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Natural Harmonics


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I just spent the better part of 2 1/2 hours working on nothing but harmonics on one of my basses. I don't think I've ever really sat down and spent that much time on harmonics alone and I'm extremely glad I did. I *finally* wrote out a diagram of where all the natural harmonics are on the first 12 frets so I could stare at their relationships to one another. Why didn't I do this before??? Very interesting to look at how everything lines up and where the patterns repeat; and I mean cross strings, not the obvious every time you divide the string in half relationship.

 

I highly suggest doing this. Even if it's just to look at it and say, "wow, neat" and then never think about it again. It's definately given me some idears to work into my bag o' tricks.

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Originally posted by Bartolini:

like to share it? :D

Sitting down with a tuner and finding all the notes is half the fun. :thu:

 

Although, here is a handy "where to look fer them notes" guide:

 

12th fret

9th fret

7th fret

6th fret

5th fret

4th fret - there are two between 4th and 3rd

3rd fret - there are three between 3rd and 2nd

 

I only managed to accurately find one of the harmonics between the 2nd and 1st fret reliably; and actually get it to ring out and not sound like yuck. It's another full step higher than the last harmonic between the 3rd and 2nd fret.

 

The 9th fret and the first harmonic set on the 4th fret are the same notes, so are the 6th fret and the first set on the 3rd fret.

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i saw vic wooten play amazing grace in all harmonics at a clinic a few years back. i went directly home and learned how to do that.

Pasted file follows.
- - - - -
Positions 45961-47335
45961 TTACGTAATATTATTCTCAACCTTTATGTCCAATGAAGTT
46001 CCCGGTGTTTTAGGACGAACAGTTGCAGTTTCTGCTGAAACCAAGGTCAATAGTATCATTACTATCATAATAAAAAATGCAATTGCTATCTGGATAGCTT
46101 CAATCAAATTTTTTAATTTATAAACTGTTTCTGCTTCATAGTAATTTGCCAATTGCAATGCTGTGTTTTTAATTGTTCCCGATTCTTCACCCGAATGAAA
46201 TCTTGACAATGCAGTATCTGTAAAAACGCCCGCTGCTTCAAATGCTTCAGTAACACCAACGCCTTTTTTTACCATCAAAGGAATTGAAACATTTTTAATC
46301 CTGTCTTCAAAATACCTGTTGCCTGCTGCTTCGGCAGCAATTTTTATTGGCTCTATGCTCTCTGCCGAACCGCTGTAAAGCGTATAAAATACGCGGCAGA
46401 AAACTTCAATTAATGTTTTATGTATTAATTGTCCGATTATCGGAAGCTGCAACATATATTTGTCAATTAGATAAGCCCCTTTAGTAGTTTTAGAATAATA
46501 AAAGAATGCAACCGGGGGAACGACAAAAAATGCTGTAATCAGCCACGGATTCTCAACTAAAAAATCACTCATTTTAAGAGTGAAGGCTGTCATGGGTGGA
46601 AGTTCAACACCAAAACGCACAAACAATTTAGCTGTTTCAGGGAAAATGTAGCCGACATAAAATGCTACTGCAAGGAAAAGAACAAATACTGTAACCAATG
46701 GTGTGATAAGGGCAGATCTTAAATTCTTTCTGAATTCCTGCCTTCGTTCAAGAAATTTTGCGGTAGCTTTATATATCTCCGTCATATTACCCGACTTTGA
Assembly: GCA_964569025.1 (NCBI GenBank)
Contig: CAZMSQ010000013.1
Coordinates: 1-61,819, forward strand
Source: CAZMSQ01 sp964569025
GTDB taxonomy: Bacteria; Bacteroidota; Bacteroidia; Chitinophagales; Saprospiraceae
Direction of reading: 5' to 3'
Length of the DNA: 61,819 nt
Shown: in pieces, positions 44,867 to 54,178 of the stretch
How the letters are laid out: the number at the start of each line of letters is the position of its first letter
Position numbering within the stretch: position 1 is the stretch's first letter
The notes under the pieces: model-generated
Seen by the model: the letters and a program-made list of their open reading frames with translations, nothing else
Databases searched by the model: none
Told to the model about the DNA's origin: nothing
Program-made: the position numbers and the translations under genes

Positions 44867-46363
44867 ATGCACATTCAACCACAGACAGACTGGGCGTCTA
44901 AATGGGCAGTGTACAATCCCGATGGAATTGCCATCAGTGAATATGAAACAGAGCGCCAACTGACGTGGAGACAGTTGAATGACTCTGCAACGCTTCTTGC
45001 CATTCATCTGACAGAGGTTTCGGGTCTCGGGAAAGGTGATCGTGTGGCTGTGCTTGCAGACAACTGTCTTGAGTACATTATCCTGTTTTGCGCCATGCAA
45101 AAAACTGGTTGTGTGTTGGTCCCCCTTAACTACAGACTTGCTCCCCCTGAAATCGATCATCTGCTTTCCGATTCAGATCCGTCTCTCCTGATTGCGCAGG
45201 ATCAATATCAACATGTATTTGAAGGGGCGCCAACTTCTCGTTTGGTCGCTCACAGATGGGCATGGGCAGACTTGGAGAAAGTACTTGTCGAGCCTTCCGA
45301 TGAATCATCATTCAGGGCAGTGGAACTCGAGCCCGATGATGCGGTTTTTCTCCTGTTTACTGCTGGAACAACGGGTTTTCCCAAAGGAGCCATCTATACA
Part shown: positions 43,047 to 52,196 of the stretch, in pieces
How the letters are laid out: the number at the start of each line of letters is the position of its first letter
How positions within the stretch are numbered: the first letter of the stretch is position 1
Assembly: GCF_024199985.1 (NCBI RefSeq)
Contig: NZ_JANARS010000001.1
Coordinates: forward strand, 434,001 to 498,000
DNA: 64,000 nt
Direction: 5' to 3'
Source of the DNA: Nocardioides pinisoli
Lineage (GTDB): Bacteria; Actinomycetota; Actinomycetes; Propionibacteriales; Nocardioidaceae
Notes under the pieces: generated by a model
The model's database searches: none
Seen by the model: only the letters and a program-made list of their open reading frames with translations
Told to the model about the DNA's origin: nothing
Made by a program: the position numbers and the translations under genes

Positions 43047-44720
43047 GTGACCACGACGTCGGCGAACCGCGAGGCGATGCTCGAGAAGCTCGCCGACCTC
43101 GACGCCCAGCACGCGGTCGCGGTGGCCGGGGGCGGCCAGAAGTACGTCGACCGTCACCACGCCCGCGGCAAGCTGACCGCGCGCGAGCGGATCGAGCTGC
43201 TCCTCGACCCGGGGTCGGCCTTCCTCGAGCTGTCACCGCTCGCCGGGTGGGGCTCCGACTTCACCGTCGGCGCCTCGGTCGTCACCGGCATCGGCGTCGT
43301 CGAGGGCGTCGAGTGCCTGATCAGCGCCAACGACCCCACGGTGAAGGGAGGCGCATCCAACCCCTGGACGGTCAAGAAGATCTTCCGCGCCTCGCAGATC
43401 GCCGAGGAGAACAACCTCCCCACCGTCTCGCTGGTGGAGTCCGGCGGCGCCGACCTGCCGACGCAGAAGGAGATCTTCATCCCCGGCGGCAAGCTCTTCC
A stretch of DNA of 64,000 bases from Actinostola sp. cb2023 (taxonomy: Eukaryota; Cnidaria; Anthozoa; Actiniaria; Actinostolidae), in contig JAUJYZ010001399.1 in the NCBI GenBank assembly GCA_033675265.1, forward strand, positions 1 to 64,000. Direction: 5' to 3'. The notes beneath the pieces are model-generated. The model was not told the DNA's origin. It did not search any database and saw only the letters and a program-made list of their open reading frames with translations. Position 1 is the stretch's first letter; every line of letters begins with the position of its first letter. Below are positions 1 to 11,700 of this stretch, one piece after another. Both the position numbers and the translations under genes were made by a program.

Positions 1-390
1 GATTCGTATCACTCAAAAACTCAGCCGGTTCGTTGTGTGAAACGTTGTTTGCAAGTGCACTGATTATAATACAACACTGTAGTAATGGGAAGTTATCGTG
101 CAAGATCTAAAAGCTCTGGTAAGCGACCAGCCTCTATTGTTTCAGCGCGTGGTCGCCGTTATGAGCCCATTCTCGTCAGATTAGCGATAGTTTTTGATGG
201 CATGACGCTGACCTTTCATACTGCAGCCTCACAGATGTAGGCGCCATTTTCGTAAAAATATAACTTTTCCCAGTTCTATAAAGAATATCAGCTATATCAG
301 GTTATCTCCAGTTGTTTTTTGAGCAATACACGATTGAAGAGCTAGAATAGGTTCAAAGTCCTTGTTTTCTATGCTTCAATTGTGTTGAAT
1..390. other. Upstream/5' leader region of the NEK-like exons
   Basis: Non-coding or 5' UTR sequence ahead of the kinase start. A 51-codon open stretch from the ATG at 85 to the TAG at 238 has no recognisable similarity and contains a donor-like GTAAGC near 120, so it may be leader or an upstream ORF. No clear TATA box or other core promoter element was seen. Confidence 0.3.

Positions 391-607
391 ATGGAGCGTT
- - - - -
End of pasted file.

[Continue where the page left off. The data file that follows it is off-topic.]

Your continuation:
when i play guitar, i like to use natural harmonics a lot. of course they translate directly bass. and even though i'm not into the 80s guitar olympics, i've become a slut for pinch harmonics, too. they're ridiculously fun to play. but that's beside the point.

 

robb.

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Years ago, maybe '85 (I'm showing my age here), Guitar Player ran an amazing piece on natural harmonics. Perhaps as part of a Patrick O'Hearn interview.

 

Memory is sketchy but that was the era. Charts, notation and discussions of the tuning issues. Really good meaty stuff.

 

If the archives go back that far it's worth a gawk. Lord knows my issue is long gone.

 

D.

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Natural Harmonics are based on fractions of the string length. If you know the overtone series you can figure out what the harmonics are on any string tuned to any pitch.

 

1/2 string Octave (12th fret)

1/3 string Fifth (7th and 19th frets)(1/3 and 2/3)

1/4 string Octave (5th and 24th frets)(1/4 and 3/4)

1/5 string Third (slightly flat) (4th, 9th, 16th, and one more past the end of the fingerboard)(1/5, 2/5, 3/5, and 4/5)

1/6 string Fifth (between 3rd and 4th fret, past the end)(1/6 and 5/6)

1/7 string Flatted Seventh (pretty flat) (six locations)(1/7,2/7,3/7,4/7,5/7,6/7)

1/8 string Octave (4 locations)(1/8,3/8,5/8,7/8)

1/9 string Second (9 locations)

1/10 string Third (4 locations)

1/11 string Sharped Fourth (out of tune)(10 locations)

1/12 string Fifth (4 locations)

1/13 string Sixth (very flat) (12 locations)

1/14 string Sixth (very sharp) (6 locations)

1/15 string Seventh (14 locations)

1/16 string Octave (8 locations)

 

Have fun!

 

Write your own damn chart! :evil:

 

;) Actually you'll learn more that way. When you are looking for the harmonics past the end of the fingerboard you 'll probably use your pickup locations as a rough guide--and that's not the same on all basses.